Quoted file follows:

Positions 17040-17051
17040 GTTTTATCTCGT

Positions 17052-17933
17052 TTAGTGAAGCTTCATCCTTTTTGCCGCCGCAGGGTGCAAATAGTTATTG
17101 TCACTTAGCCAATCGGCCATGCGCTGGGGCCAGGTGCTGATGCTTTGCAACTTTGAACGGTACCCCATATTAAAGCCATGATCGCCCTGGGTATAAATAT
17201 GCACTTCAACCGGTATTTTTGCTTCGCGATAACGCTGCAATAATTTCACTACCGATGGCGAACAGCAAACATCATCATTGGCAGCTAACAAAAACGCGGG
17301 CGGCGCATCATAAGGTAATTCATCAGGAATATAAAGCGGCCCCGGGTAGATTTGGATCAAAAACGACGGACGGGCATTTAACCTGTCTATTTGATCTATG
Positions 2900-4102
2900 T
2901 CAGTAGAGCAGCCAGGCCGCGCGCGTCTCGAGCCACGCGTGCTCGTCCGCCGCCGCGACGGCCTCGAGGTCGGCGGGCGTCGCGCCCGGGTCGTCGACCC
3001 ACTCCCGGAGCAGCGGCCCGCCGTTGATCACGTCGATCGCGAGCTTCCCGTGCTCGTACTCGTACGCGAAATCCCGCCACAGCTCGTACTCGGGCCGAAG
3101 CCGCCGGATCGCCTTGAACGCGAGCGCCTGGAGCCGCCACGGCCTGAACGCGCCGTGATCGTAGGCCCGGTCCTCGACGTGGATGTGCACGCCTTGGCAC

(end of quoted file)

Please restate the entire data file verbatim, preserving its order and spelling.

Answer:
Positions 17040-17051
17040 GTTTTATCTCGT

Positions 17052-17933
17052 TTAGTGAAGCTTCATCCTTTTTGCCGCCGCAGGGTGCAAATAGTTATTG
17101 TCACTTAGCCAATCGGCCATGCGCTGGGGCCAGGTGCTGATGCTTTGCAACTTTGAACGGTACCCCATATTAAAGCCATGATCGCCCTGGGTATAAATAT
17201 GCACTTCAACCGGTATTTTTGCTTCGCGATAACGCTGCAATAATTTCACTACCGATGGCGAACAGCAAACATCATCATTGGCAGCTAACAAAAACGCGGG
17301 CGGCGCATCATAAGGTAATTCATCAGGAATATAAAGCGGCCCCGGGTAGATTTGGATCAAAAACGACGGACGGGCATTTAACCTGTCTATTTGATCTATG
Positions 2900-4102
2900 T
2901 CAGTAGAGCAGCCAGGCCGCGCGCGTCTCGAGCCACGCGTGCTCGTCCGCCGCCGCGACGGCCTCGAGGTCGGCGGGCGTCGCGCCCGGGTCGTCGACCC
3001 ACTCCCGGAGCAGCGGCCCGCCGTTGATCACGTCGATCGCGAGCTTCCCGTGCTCGTACTCGTACGCGAAATCCCGCCACAGCTCGTACTCGGGCCGAAG
3101 CCGCCGGATCGCCTTGAACGCGAGCGCCTGGAGCCGCCACGGCCTGAACGCGCCGTGATCGTAGGCCCGGTCCTCGACGTGGATGTGCACGCCTTGGCAC